This cluster of seizures just was not stopping. Knowing that the medications could have caused irreparable damage to her liver, we ran every test imaginable, but everything suggested she was a perfectly healthy dog otherwise. Nothing was adding up from a medical sense, and nothing was stopping the cluster.
As we approached the 7th straight week of daily seizure activity, I had pretty much given up all hope and was facing no choice but to say goodbye. Shock was no longer able to live a normal life; she could not be trusted off lead in case she suddenly took off, could not go to the park or the beach, and could not even cruise around the backyard unsupervised. In a last ditch effort, I reached out to Sam at Antinol to see if they were aware of any epileptic dogs that had done well on it, given how healthy omegas are for the brain. Sam agreed it was worth giving it a go and I started her on it immediately.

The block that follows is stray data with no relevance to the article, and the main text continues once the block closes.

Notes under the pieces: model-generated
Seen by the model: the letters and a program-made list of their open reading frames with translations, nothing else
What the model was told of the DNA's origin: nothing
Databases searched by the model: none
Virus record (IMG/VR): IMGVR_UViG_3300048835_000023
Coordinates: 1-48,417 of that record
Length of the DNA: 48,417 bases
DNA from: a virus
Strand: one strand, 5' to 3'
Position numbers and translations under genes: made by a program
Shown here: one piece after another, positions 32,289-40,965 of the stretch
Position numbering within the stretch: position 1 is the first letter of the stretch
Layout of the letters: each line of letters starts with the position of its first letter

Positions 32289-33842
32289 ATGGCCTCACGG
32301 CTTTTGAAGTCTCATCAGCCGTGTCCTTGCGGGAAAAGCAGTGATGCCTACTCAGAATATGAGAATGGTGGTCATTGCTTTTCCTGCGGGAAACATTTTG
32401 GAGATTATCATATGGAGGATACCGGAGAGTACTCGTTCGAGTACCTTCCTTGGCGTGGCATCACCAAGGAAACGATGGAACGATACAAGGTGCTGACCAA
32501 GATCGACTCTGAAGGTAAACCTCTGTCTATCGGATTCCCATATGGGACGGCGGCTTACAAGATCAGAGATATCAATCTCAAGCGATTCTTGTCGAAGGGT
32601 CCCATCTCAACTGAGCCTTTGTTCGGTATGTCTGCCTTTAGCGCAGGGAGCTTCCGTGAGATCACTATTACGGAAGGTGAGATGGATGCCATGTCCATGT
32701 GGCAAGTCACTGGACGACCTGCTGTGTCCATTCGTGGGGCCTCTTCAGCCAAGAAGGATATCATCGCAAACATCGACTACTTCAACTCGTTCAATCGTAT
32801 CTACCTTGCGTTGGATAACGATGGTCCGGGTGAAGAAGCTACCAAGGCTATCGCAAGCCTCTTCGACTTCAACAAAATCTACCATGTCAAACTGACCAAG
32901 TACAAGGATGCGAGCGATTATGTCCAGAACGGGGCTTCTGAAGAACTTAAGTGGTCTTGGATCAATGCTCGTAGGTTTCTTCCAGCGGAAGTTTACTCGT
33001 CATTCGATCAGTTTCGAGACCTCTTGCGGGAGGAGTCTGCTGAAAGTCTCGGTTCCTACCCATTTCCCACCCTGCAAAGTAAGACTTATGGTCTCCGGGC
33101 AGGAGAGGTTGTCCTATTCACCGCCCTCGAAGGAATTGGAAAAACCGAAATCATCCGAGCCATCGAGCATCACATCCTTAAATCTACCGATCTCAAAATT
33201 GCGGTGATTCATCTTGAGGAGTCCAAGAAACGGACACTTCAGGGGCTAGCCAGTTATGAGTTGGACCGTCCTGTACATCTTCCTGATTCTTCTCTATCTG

Starting on Antinol
Within 24hrs of taking the Antinol, Shock’s partial seizures were so minor that anyone who did not know her well would not even know she was having them. Within 48hrs they had stopped completely! After 7 weeks worth of trying everything, I could not believe what I was seeing. Shock did have another cluster about 8 weeks later, but it was the most minor event she has ever had. Only 3 seizures and there was about 48hrs between each one with a quick recovery from each.